VICTIMS called police at least once an hour to report they were being attacked by a relative or lover during a a campaign to tackle domestic violence.

There were almost 1,500 reports of domestic abuse in Oxfordshire over nine weeks in May and July – up by seven per cent on last year.

Last night people behind the campaign said they believed the rise was due to more people coming forward to report attacks.

And a victim of domestic violence said greater awareness meant it was becoming less of a taboo subject to report.

Police launched the 62-day campaign in partnership with Crimestoppers and local campaigners to encourage people to come forward.

The police detective tasked with targeting domestic abuse said she believed the increase was due to more victims coming forward, although it was impossible to prove.

Det Supt Nora Holford, Thames Valley Police ’s head of protecting vulnerable people, said: “An increase in reports of domestic abuse in a certain context could mean there are more incidents of it.

“But we are fairly certain that this increase is because of the campaign. That’s because the increase is so stark.”

Between May 14, 2012, and July 14, 2012, there were 1,495 reported cases of domestic abuse in Oxfordshire – 108 more than during the same period last year.

Judge Julian Hall , former resident judge at Oxford Crown Court, has spoken out about the need for more victims to come forward.

Reacting to the results of the latest campaign, he said: “People hold back about reporting domestic abuse through fear of being thought to be interfering.

“It is unlikely that there is more domestic abuse taking place and it is much more likely that there is more reporting of it, which is a good thing.”

The campaign included putting up posters and taking out adverts across the county to direct victims, neighbours or other family members to a dedicated website encouraging them to report violence and offering help and support.

Liz Jones, the domestic abuse co-ordinator for Oxford City Council , worked on the campaign.

She said: “More people are coming forward to the police earlier rather than waiting until is becomes so serious.” Across the Thames Valley region there was an increase in reports of domestic abuse by eight per cent – the other counties in the region, Berkshire and Buckinghamshire, saw an increase of four per cent and 12 per cent respectively. It comes as popular soap Coronation Street includes a storyline featuring the violent relationship between characters Tyrone Dobbs and his fiancee Kirsty Soames.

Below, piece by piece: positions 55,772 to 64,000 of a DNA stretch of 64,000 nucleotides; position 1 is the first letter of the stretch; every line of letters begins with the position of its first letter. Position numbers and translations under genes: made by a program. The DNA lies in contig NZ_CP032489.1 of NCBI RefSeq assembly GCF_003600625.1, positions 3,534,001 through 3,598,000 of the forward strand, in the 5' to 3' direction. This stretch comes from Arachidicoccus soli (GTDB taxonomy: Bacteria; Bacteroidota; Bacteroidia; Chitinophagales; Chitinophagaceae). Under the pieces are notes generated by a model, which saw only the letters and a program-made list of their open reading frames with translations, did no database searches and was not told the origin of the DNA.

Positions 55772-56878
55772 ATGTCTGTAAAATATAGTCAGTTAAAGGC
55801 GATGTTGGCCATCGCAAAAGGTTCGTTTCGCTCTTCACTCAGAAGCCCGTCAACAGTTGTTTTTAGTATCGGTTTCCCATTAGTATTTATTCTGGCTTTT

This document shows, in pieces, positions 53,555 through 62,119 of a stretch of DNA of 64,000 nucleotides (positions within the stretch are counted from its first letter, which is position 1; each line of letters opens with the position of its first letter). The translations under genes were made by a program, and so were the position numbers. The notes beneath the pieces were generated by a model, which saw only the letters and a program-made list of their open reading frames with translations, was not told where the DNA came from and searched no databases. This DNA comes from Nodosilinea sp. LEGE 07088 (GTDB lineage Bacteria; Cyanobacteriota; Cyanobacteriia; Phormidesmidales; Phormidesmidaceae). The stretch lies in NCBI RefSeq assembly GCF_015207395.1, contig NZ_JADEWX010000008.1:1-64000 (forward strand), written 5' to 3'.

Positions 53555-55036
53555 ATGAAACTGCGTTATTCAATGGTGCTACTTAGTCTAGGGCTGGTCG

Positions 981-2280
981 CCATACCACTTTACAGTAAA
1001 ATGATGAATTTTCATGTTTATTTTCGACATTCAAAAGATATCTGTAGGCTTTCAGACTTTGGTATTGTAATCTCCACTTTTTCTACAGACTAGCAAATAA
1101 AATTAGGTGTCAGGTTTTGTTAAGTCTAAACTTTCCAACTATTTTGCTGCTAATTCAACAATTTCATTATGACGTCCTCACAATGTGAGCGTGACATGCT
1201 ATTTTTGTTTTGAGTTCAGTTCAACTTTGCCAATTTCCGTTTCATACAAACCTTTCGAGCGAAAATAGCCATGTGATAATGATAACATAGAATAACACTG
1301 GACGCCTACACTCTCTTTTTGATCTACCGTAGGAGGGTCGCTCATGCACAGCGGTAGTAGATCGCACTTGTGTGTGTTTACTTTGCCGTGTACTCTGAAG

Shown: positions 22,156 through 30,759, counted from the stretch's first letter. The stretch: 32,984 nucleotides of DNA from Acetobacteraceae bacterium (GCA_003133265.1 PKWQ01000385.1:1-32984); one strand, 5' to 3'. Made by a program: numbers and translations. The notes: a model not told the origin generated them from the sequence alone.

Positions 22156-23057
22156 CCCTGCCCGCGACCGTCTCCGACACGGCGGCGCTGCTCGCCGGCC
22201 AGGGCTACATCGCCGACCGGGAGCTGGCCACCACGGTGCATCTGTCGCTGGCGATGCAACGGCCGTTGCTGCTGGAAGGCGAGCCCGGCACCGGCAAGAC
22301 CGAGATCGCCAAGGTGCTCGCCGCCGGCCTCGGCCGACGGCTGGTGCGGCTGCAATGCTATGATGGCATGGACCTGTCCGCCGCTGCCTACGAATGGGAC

Katrina Teggart, 47, from Witney, suffered a series of violent attacks at the hands of her husband Darren.

Last year at Oxford Crown Court he was jailed for 40 weeks after being convicted of assault causing actual bodily harm.

Mrs Teggart, a mother of two, said: “The more people are aware that there is help out there for people to get, the better.

“In the past domestic abuse has been such a taboo subject.

“If you know someone in that sort of relationship, coming forward and offering help gives that person more confidence to feel that there are people out there who will believe them.

“Just being believed is one of the main things.”

Mrs Teggart’s husband, from Burwell Drive, Witney, pushed a pint glass into her face in June 2010 and admitted battery on two other occasions, in 1999 and again in 2003.

Debi Wiffen, from Witney, works with women’s group Eve helping victims.

The 45-year-old said: “The figures are not clear about what is going on.

“There is still a huge misconception about what domestic abuse is.

“Some people might not believe it is happening to them or don’t think it is that bad.

“These figures are only a good thing if there is the support for the women at the end of it. Is there the practical help for them?

“Things have improved in attitudes towards domestic abuse.

“There is no shame in being a victim of it and you can get back in control of your life.”

Thames Valley Police said it could not identify how many incidents were against men and how many against women.

The website launched during the campaign – – gives information and contacts for support services and is staying online.